After exploring the east, you will spend the night at your accommodation in Egilsstadir.
Day 6 - The Geothermal North
Today you will head through the northeastern part of Iceland. This area of the country is well known for impressive waterfalls, sweeping planes, and incredible hot spots of geothermal activity.
There are so many places you could visit here, so you will need to pick your favorites.
On your way north, you might want to take your first stop at Dettifoss waterfall. It is a very large and powerful waterfall. Dettifoss is 328 ft (100 m) wide and drops 141 ft (43 m) with an average flow rate of 50985 gallons (193 cubic meters) per second. When you stand next to Dettifoss, you can feel its powerful roar. This waterfall is so impressive that director Ridley Scott used it in the opening scene of his 2012 film 'Prometheus.'
The Lake Myvatn Area is active with a lot of geothermal activity. This region is home to the fourth-largest lake in Iceland, Lake Myvatn. Its name means 'Fly Lake' and is a reflection of the small flies that are very common here. If you visit Myvatn, you might want to take a bit of a break at the Myvatn Nature Baths. This luxurious facility is often referred to as 'The Blue Lagoon of the North.'
Some of the other attractions in or near the lake Myvatn Area include Krafla, a caldera just north of the Lake Myvatn area. It is part of a large volcanic system and is one of the most explosive volcanoes in the country. In the Namfjall Geothermal Area, you will see boiling mud pots, fumaroles pouring steam into the air, and sulfur crystals in blues, greens, yellows, and whites.
Another attraction in the Myvatn area is Dimmuborgir. This rock structure is sometimes called 'The Black Fortress' because of its resemblance to a medieval castle. In Icelandic folklore, these rocks and the surrounding lava caves are the home to trolls, particularly 'Gryla', the mother of the 13 Icelandic Santas.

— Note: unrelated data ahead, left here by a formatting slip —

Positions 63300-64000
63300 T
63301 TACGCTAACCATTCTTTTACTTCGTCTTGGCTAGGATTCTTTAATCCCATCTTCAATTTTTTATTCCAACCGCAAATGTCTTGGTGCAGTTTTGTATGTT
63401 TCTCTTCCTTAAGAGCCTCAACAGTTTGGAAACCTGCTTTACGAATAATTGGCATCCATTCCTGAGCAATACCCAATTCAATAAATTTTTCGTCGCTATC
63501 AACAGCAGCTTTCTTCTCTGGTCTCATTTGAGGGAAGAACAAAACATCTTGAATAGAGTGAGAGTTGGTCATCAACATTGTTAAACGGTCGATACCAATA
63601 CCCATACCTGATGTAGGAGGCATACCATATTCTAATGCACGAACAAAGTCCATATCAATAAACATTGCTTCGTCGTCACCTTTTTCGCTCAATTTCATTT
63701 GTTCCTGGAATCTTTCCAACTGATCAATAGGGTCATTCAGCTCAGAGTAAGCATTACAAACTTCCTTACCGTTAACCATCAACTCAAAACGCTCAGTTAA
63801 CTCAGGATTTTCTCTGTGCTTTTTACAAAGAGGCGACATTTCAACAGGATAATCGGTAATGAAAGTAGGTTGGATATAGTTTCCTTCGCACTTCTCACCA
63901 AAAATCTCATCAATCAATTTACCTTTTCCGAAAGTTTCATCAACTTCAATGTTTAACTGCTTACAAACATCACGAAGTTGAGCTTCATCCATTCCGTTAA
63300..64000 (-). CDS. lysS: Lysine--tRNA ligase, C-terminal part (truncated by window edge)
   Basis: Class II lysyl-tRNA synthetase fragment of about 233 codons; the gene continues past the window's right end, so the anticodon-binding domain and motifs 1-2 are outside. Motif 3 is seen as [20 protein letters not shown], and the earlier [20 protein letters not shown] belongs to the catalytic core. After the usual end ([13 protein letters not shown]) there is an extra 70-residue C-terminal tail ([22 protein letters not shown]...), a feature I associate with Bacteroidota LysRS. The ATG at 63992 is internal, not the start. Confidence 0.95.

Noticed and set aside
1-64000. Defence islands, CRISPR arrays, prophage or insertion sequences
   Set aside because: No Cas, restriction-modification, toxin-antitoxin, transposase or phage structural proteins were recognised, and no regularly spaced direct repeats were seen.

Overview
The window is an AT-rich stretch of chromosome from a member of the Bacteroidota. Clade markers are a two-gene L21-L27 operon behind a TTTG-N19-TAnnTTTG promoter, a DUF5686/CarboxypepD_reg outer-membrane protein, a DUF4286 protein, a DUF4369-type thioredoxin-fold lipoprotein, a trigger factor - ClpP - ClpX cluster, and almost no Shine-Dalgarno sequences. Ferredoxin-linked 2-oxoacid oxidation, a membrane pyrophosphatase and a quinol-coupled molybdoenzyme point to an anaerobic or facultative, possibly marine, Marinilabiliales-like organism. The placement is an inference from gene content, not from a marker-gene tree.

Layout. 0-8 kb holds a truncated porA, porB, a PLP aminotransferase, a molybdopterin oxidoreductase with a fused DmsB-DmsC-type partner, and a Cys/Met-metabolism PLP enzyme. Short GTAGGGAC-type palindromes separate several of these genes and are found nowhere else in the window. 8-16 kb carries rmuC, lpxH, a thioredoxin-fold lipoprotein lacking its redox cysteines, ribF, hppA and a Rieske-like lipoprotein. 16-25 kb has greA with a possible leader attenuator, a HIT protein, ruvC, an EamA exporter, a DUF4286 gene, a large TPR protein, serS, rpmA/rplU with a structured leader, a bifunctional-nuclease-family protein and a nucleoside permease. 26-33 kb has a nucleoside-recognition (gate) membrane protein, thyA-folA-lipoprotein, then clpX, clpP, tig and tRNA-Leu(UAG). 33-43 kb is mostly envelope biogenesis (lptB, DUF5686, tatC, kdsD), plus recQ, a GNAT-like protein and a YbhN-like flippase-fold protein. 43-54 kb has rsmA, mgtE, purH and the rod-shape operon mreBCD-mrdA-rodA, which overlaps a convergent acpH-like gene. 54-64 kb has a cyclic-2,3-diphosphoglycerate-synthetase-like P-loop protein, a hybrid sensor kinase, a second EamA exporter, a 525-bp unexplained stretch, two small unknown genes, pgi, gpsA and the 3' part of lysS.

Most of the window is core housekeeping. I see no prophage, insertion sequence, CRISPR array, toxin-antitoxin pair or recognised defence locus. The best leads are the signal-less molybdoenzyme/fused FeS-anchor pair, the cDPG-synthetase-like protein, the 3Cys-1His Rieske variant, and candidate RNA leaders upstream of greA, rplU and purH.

If you are more in the mood to get to the coast, you could check out Dettifoss and then head further north towards Husavik. This seaside village is often referred to as the 'whale watching capital of Europe.' Many species of whales visit the waters around Husavik, and during some months, a lot of the tour companies can boast a 100% success rate at spotting these gentle giants.
If you would like to get out into the waters of the north and try to spot some whales, you can choose to go on a whale-watching tour from Husavik. There are two kinds of whale watching tours you can take part in. You could opt for a traditional tour, where you take a standard boat ride out into the bay in search of whales, or you could choose a rib boat tour. You are in a smaller vessel on a rib boat tour, meaning you can get much closer to these ocean mammals without disturbing them.
Husavik also presents the opportunity to indulge in the geothermal warmth of Iceland. The Husavik Geosea Baths are completely different from most hot pools in Iceland. They are filled with heated seawater. The waters of Geosea are rich in minerals, and a constant flow from the sea means the baths are completely chemical-free. It's a relaxing experience to bathe in the warm waters as you look out over the ocean.
As you make your way to your final stop for the day, you can see another waterfall. Godafoss holds a special place in the history of Iceland. In around 1000 AD, the Viking Chieftain threw his pagan idols away to symbolically show that Iceland was adopting Christianity.
By the end of the day, you will arrive at your accommodation in the Capital of the North' Akureyri.
Day 7 - Heading back to Reykjavík
This is your last official travel day. If you want one more day in the capital, you could head straight to Reykjavik and do more exploring. If, however, you want to soak up a few more sites along the way, there are some places you could stop at.
About 48 miles (78 km) northwest of Akureyri is the town of Siglufjordur. It is the northernmost town on mainland Iceland. Surrounded by incredible mountains, Siglufjordur is a beautiful representation of idyllic country life in Iceland. This is a great place to stop, stretch your legs, and get a few more incredible shots of fjord life.
Around 124 miles (200 km) southwest of Siglufjordur is the Hvitserkur rock formation. This mysterious natural monolith is an unusually shaped rock that sticks out from the sea. As with Reynisdrangar in the south, legends tell of a troll that met his fate being turned to stone by the sun and becoming the popular attraction standing there today.
As you head towards Reykjavik, two more attractions would be worth checking out. Around 81 miles (130 km) north of Iceland's capital are two waterfalls. Hraunfossar and Barnafoss are situated quite close to each other. Hraunfossar's name translates to 'Lava Falls' and bears a striking beauty reminiscent of fantasy films. Barnafoss or 'the children's falls' rushes through a rocky canyon, creating powerful rapids.
After your day of traveling, it will be time once again to rest at your accommodation in Reykjavik. You might even want to head out and soak up some Icelandic nightlife before you head home tomorrow.
Day 8 - Saying Farewell